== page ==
What is it about?

Almost all sequenced eukaryotes have LisH-containing proteins, which range in function from transcriptional regulators to cytoskeletal remodelers. Although this had not been previously characterized as a repression domain, we found repressive function to be conserved across LisH-Helix1 sequences representing over one thousand different eukaryotic proteins.

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Why is it important?

This work suggests the existence of a novel conserved mechanism for transcriptional repression. Many LisH-containing proteins previously unrecognized as having roles in transcriptional regulation might be repressors in their native contexts. From a synthetic biology perspective, this is the smallest autonomous repression motif described, and can be used as a repressive tag in eukaryotes.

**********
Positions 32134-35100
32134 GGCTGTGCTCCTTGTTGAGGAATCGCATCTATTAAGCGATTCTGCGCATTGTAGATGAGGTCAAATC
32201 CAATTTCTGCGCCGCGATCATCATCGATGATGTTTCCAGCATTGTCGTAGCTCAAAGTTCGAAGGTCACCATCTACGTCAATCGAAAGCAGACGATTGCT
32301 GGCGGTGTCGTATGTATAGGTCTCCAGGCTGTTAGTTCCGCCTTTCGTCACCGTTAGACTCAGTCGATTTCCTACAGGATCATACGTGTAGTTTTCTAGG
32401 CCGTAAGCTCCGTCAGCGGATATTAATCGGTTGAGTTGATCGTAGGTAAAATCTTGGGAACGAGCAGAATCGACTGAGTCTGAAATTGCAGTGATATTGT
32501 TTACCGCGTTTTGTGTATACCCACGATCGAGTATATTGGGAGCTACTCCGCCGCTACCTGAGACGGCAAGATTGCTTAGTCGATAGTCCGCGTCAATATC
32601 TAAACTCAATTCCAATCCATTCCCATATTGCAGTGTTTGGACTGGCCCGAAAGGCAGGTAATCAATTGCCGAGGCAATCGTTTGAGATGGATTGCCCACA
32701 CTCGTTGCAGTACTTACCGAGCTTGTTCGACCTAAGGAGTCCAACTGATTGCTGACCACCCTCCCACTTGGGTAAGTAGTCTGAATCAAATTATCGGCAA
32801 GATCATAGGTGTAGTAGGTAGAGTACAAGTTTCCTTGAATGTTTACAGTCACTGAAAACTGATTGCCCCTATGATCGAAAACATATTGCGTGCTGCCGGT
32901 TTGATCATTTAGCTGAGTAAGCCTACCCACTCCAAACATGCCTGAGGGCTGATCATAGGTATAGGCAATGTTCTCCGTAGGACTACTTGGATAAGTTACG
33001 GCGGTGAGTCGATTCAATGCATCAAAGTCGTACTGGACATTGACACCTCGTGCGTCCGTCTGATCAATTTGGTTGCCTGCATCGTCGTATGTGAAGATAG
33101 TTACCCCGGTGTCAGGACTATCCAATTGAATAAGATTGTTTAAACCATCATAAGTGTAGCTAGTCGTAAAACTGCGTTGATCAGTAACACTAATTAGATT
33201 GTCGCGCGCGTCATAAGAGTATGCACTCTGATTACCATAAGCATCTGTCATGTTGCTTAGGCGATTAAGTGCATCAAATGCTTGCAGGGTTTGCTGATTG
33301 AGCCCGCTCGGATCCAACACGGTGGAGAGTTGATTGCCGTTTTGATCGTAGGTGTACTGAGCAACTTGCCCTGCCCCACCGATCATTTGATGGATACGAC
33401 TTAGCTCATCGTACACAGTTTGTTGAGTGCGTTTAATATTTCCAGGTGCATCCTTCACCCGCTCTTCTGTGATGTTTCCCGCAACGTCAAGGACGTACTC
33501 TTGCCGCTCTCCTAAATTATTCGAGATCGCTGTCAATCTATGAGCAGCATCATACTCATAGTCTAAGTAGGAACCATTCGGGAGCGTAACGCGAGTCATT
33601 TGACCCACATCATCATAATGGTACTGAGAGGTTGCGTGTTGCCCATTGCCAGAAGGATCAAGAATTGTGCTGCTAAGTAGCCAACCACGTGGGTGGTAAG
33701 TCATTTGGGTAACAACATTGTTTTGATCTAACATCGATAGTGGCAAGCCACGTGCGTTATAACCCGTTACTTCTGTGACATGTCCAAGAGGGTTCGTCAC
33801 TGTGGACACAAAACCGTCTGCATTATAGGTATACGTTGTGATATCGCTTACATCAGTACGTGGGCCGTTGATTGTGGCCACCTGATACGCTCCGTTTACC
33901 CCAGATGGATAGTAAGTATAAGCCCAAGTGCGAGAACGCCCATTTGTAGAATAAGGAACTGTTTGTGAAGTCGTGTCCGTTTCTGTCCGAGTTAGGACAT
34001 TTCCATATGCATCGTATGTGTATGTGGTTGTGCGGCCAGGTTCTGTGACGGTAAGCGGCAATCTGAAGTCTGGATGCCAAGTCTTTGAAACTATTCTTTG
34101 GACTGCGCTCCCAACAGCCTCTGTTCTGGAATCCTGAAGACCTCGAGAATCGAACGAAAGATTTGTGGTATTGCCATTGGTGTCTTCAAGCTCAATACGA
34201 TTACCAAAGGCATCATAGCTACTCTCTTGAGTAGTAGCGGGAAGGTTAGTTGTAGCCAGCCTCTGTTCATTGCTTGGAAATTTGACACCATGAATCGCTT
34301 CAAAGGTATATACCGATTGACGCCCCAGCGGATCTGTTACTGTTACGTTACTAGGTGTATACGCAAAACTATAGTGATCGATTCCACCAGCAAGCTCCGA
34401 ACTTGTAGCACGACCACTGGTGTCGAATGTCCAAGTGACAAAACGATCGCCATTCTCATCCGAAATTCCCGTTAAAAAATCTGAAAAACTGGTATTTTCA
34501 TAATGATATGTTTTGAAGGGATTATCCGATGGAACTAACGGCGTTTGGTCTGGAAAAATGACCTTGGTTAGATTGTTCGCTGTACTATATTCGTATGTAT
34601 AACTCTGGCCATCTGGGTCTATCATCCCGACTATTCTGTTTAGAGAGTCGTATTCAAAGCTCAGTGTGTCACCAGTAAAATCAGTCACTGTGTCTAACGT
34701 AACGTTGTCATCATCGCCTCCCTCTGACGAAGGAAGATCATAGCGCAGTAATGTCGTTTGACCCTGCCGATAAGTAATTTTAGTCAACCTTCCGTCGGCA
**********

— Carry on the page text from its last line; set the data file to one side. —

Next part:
Our work in this paper opens the door for many lines of research. We need to better understand the mechanism by which this motif can repress transcription. We also need to further develop and test this as a tag for transcriptional repression outside of tobacco and yeast. Finally, our work on LisH domains in oncogenes should be studied further to learn of therapeutic applications.

Roman Ramos Baez
University of Chicago

Read the Original

This page is a summary of: A single helix repression domain is functional across diverse eukaryotes, Proceedings of the National Academy of Sciences, October 2022, Proceedings of the National Academy of Sciences,
DOI: 10.1073/pnas.2206986119.
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